A rough crossing, Stromness to Scrabster

The Pentland Firth that lies between Orkney and mainland Scotland, has always had a reputation for rough waters.

It’s where the Atlantic Ocean meets the North Sea. The two of them don’t always get on. But it isn’t often a very big deal on a modern ferry.

Anyway, if you are north-bound, you’ll soon swing to starboard and in to the comparatively calm water of Hoy Sound.

And I will return you to the copy as originally written for a placid crossing…..hope I haven’t dissuaded you in any way from making the trip!

If heading for Orkney, towards the end of the Scrabster to Stromness run, just when you think Orkney is going to be all awesome cliffs and verticalities, everything changes with that serious turn to starboard, east into Hoy Sound.

Out of the swell and into Hoy sound, Scrabster bound.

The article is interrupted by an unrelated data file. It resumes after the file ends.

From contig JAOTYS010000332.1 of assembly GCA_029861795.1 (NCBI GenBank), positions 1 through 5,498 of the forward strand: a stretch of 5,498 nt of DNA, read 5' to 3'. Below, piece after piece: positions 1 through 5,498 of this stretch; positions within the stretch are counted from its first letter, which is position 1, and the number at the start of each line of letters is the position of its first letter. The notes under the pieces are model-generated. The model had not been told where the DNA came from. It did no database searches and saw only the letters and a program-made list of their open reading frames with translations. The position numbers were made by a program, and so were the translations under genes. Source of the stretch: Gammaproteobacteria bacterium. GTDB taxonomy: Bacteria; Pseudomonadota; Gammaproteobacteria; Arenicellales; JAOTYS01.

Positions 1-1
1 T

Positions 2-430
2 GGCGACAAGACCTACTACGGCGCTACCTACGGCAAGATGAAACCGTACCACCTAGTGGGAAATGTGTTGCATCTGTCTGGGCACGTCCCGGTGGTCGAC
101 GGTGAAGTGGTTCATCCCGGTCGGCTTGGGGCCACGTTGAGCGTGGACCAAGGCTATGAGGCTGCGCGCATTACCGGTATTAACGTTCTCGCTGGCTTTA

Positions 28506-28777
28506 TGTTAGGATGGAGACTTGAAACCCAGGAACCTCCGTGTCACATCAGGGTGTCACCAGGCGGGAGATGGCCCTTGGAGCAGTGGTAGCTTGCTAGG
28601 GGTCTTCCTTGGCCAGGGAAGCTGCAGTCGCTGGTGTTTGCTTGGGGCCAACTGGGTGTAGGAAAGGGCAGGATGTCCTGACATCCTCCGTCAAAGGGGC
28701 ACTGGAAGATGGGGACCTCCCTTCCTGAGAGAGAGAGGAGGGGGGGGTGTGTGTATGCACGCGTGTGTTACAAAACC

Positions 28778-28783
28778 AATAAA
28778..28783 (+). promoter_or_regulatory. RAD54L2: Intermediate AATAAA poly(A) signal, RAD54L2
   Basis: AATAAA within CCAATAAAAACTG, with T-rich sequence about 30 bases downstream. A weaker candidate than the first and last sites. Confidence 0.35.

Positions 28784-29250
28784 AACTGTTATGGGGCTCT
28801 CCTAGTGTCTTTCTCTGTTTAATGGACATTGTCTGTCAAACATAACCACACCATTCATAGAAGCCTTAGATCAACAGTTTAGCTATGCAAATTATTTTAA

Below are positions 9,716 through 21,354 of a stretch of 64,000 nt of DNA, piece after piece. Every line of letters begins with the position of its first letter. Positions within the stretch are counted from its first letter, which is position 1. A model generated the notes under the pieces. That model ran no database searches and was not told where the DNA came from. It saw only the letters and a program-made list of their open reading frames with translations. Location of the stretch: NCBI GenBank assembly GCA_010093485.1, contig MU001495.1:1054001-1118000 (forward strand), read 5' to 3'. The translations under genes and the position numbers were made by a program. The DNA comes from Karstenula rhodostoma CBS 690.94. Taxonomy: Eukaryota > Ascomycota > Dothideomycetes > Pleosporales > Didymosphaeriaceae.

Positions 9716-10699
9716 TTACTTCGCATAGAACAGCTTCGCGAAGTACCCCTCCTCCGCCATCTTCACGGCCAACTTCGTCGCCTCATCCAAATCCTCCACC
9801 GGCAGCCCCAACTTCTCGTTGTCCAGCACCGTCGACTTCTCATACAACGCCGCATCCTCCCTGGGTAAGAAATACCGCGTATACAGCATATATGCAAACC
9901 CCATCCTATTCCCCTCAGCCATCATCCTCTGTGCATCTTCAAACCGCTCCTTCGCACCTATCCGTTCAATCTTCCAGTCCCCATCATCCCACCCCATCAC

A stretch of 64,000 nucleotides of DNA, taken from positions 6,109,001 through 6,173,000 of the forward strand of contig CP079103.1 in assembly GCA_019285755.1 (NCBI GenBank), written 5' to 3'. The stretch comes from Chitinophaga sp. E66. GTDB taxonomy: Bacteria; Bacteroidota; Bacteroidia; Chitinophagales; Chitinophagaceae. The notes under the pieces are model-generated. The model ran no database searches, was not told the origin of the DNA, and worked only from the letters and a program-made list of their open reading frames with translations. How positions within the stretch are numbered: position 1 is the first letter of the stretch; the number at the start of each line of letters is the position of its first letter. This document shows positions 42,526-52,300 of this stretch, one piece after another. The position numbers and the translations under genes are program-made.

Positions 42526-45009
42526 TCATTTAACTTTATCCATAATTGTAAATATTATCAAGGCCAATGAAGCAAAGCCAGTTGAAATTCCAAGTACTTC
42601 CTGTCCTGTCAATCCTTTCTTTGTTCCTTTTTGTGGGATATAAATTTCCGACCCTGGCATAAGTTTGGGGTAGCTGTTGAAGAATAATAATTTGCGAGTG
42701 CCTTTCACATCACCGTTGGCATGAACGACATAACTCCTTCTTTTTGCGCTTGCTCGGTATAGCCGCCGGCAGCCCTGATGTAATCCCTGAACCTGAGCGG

Out of the swell and into Hoy sound, Scrabster bound.
Stromness golf course
Stromness golf course

Suddenly, on the port side, to the north, it’s (almost) gentle, soft and green, with contained fields and grazing flocks – and even a golf course (pictured here). You may have been tossing on the briny, but these guys have been getting in a round.

See? Life is quite normal hereabouts.

The historic port of Stromness has (gasp) shops, pubs, restaurants and so on – just like anywhere else. 

This is the main island of Orkney, called ‘Mainland’, its name demonstrating a wholly admirable sense of importance. 

Scrabster-Stromness – first Impressions from The ferry